Ask the Trainer: Teaching Your Dog to Take Treats Gently


“Is there a way to train my dog not to snap at your fingers when you give a treat?  I basically have to throw treats at his mouth and pull my hand back as quickly as I can to avoid getting bitten.”

This is something I see a lot with puppies and young-adult dogs who get very excited for treats.  This article is not about aggressive dogs, these suggestions are only for dogs who take treats in a rough manner (with no aggression present).  Being able to easily deliver your dog a treat is essential to properly teaching obedience commands and simply making life easier for you.

It all starts with how to properly hold a dog treat.  A lot of people make the mistake of holding the treat between their fingertips.  This leads to the dog biting their fingers.  Instead, with an open palm, you want to pinch the treat between the crease of your thumb and the base of your index finger (watch the below video for further demonstration).  Being able to do this will enable you to lure your dog into virtually any position, which allows you to teach them the 5 Obedience Commands to Make Your Life Easier.

From there, you need to ensure your dog only receives the treat when they are calm.  Most people release the treat when their dog is pushy and overexcited.  This teaches your dog that being pushy and high energy gets them what they want.  This sets the wrong precedent that will transcend into other areas of your daily routine – becoming overexcited and jumping when getting leashed to go for a walk, over-exuberant when waiting for their meal, jumping on people they meet, etc.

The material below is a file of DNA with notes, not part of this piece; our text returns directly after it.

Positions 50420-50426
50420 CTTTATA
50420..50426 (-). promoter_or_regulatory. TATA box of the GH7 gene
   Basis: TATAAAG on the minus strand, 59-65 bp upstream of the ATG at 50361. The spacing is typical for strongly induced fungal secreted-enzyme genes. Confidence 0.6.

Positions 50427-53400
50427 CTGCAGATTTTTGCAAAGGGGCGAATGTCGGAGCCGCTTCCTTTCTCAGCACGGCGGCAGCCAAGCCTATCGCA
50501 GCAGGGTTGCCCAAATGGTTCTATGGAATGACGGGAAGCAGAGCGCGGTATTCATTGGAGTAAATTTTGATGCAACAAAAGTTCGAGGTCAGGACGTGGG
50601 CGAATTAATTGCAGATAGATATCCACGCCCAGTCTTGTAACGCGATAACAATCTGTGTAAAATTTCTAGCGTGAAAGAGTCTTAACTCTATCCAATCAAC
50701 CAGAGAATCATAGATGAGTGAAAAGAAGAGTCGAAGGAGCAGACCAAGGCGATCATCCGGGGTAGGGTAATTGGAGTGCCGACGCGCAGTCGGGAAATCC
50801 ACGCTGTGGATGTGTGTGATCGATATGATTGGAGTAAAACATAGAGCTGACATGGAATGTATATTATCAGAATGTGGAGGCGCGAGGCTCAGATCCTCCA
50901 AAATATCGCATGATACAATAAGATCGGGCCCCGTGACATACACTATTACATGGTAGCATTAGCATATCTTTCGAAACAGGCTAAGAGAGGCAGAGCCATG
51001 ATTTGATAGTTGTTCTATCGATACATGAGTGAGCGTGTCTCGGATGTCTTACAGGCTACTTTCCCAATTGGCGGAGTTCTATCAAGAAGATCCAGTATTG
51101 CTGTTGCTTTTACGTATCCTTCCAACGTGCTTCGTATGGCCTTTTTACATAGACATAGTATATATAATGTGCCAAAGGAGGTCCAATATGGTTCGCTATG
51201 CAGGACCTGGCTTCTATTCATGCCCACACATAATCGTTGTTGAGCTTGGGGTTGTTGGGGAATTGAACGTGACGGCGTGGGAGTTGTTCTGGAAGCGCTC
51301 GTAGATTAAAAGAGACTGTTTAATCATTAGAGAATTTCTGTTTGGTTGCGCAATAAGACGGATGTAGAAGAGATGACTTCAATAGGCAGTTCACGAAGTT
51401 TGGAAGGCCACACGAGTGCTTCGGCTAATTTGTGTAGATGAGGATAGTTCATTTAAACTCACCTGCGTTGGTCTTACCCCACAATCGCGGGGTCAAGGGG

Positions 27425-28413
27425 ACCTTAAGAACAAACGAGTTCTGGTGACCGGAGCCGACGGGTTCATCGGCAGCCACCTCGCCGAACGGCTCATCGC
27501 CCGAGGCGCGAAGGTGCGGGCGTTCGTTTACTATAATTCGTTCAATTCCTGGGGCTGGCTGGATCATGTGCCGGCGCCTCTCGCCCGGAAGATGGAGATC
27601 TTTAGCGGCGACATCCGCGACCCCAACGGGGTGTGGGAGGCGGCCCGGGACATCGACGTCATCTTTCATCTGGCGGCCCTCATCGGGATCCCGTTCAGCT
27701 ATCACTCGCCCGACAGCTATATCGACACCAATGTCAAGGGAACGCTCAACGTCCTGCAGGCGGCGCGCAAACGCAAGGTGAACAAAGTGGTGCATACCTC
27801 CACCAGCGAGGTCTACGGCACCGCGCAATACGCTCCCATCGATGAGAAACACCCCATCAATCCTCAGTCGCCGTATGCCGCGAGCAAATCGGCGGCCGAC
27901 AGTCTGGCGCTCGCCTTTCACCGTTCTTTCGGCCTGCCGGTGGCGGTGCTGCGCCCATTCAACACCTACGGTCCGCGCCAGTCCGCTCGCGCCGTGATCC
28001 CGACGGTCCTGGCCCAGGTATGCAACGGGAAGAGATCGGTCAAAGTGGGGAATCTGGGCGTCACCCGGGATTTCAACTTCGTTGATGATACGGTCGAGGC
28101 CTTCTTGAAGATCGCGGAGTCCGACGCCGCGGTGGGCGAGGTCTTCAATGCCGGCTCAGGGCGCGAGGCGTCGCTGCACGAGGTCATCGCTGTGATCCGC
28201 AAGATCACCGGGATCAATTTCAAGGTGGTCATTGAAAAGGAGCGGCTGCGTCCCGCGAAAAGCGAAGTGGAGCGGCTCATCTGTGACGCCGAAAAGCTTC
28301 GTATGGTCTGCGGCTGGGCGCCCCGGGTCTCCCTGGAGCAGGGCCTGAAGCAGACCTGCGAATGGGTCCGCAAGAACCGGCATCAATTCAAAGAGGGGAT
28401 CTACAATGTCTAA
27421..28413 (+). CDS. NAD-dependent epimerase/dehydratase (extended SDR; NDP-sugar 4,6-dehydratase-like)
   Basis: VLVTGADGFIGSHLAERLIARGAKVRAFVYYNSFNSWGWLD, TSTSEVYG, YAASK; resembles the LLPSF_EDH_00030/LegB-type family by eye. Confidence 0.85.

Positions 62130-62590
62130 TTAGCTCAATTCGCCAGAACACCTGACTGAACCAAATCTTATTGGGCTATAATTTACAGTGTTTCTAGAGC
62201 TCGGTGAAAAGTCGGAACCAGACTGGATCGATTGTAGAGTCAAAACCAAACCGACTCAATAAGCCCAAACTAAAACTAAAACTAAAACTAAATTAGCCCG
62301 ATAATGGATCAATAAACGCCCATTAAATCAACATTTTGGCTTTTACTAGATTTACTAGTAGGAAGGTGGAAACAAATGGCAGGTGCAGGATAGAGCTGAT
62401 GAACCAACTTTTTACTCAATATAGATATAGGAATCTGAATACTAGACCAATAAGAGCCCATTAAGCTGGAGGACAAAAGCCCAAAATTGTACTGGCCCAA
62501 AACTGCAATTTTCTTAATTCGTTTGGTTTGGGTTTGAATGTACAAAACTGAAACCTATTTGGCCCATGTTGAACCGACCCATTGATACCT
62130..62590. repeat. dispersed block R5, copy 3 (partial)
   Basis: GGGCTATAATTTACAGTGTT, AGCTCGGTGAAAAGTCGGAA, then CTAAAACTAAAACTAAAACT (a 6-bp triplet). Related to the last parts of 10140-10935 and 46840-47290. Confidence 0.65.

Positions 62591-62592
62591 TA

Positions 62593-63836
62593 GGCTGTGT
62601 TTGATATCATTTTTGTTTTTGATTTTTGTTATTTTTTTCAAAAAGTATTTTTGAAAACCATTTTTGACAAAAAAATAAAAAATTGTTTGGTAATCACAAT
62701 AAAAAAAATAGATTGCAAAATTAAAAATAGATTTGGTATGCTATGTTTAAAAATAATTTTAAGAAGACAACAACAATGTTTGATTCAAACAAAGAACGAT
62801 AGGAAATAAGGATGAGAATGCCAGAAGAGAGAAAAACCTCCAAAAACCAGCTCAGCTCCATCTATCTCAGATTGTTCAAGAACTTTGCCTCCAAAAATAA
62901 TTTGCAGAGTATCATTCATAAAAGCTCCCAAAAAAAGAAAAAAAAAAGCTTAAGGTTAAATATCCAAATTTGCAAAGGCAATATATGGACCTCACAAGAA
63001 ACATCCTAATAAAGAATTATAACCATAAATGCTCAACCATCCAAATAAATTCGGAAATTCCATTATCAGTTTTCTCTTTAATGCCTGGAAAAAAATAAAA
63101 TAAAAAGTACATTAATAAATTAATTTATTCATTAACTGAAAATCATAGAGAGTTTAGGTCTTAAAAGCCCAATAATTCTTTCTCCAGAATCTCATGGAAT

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An essential life skill is for dogs to learn that calmness and being relaxed will get them what they want.  The pushy and overexcited behavior gets ignored or discouraged.  So make sure to only release the treat when your dog is calm and patiently waiting for the treat.  If you do this, they will learn that the new currency of being calm and relaxed is the only thing that gets them what they want.  You can take this beyond just delivering treats. You can teach your dog to be calm before entering/exiting thresholds, waiting to eat, structured crate protocol, and calmly waiting to be leashed for walks.

While we are discussing dog treats in training, make sure to select the perfect treat for training your dog…

I hope you find this helpful in teaching your dog to take treats gently and how to be calm in everyday life activities.

Steven Reid is a dog trainer and owner of S.R. Dog Training.  Learn more about S.R. Dog Training at: Also “Like” Steve on Facebook at:

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